I’ve been hearing for as long as I’ve been researching malware that Macs don’t have virus…sorry, wrong blog… that it’s the antivirus companies that write all the viruses. In fact, I wrote about that perception (and the reasons why the AV industry has such a bad press in general) at some length in Virus Bulletin in 2006, in an article called “I’m OK, You’re Not OK“.
Leaving aside the fact that viruses are a pretty small part of the problem these days, my friend David Perry sometimes makes a point in presentations by asking people in the industry how many of them have been asked “don’t you guys really write all the malware?” Inevitably, a cluster of old-timers will inevitably respond by raising a worldweary hand. I sometimes think the lowest point of my career to date was in 2008, when I was about to be anaesthetized before major surgery and the surgeon who was going to rearrange most of my internal organs asked me what I did for a living. “I work for an antivirus company,” I said. “Ah. I have a theory about antivirus companies…..” he responded. I’m pleased I survived the operation, for more than one reason, but principly because that would have been an awful note on which to be launched into the afterlife… Perhaps I should have asked that surgeon if he spent his time outside the operating theatre creating biological pathogens in order to ensure the profitability of the healthcare industry, but I suppose it would have been rash to risk irritating someone who was about to apply a number of very sharp instruments to my person.
Neil Rubenking, veteran author, security journalist and tester of anti-malware products (and a member of the AMTSO Advisory Board, by the way) has evidently heard this one too. In an April 1st blog for PC Mag, he “revealed” that the security industry really does write all the malware, and that AMTSO is rewriting its “Fundamental Principles of Testing” accordingly. I didn’t see Neil’s blog immediately, but when I did, I took advantage of the opportunity to respond with a little (belated) fakery of my own over at ESET. All very amusing, but what does have to do with testing, I hear you ask?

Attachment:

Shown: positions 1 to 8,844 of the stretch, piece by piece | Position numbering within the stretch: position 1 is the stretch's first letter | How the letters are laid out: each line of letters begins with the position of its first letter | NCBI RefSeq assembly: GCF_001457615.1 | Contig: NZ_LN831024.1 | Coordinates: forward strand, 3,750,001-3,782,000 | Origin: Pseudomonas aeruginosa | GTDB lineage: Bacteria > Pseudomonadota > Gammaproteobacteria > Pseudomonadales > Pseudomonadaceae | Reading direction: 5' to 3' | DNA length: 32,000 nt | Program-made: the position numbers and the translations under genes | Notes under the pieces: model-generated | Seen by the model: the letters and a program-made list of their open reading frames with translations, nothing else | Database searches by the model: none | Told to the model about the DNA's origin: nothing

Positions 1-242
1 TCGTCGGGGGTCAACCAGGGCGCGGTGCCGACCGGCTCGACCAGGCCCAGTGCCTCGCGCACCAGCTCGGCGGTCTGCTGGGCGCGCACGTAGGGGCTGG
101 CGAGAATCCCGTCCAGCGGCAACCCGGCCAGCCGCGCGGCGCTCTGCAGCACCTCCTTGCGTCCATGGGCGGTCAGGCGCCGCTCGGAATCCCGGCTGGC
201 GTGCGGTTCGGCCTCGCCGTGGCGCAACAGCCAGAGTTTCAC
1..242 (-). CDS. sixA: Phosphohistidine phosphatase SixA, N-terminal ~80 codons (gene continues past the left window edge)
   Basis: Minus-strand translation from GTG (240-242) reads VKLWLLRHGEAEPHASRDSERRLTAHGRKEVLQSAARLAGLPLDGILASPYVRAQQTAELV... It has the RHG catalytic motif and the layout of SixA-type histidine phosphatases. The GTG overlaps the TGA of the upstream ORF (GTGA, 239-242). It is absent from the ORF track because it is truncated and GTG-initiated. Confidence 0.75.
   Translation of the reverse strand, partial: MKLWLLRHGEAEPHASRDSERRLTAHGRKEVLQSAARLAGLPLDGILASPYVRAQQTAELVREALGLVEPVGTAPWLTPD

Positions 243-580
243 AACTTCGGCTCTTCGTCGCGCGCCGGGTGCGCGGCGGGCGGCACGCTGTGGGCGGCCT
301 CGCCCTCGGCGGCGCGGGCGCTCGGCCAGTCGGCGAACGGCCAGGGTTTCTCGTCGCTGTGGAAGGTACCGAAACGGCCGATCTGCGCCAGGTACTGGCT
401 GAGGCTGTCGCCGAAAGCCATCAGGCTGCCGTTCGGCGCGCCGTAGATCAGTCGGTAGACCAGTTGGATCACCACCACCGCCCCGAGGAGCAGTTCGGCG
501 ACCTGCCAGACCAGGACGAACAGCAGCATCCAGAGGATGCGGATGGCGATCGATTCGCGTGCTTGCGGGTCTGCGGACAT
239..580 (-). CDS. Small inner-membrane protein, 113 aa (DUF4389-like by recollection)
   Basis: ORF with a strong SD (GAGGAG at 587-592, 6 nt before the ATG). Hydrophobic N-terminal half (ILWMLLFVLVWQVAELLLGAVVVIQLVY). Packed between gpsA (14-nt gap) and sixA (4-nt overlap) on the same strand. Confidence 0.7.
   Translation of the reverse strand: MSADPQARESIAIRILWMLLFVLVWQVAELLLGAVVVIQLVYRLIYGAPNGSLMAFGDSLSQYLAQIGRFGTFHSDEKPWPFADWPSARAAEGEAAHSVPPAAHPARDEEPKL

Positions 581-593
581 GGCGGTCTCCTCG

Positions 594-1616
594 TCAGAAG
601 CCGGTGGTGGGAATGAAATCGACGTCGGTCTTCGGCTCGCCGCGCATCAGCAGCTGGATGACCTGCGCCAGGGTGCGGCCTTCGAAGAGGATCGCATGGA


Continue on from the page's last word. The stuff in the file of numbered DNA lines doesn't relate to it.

In fact, the antivirus industry has, traditionally, taken a very harsh view of the writing of malware – especially replicative malware – for any purpose, to the extent that not only do mainstream companies decline to employ anyone who has ever done so, but some researchers have gone to extreme lengths to avoid writing anything that could be described as a virus, even to prove a concept under laboratory conditions in order to improve the protective effectiveness of their products. That antipathy extends to the creation of new malware or variants for malware testing purposes, and it’s shared by AMTSO members who aren’t vendors. Indeed, the first principle defined in that document explicitly condemns the practice, and another AMTSO document on “Issues involved in the “creation” of samples for testing” makes that position much clearer.
So it would be a monstrous act of hypocrisy for the industry to take that stand if it were really writing creating malware. However, we don’t, and I can prove it.
In fact, Neil does raise an interesting point: where many viruses were poorly coded and tested, the general standard of malware coding has been higher since it became an “industry” in its own right, though I think that commercial incentive has more to do with that than anything else. However, there are clearly exceptions to that rule, as can be seen from the execrably implemented fake antivirus program described here.
David Harley FBCS CITP CISSP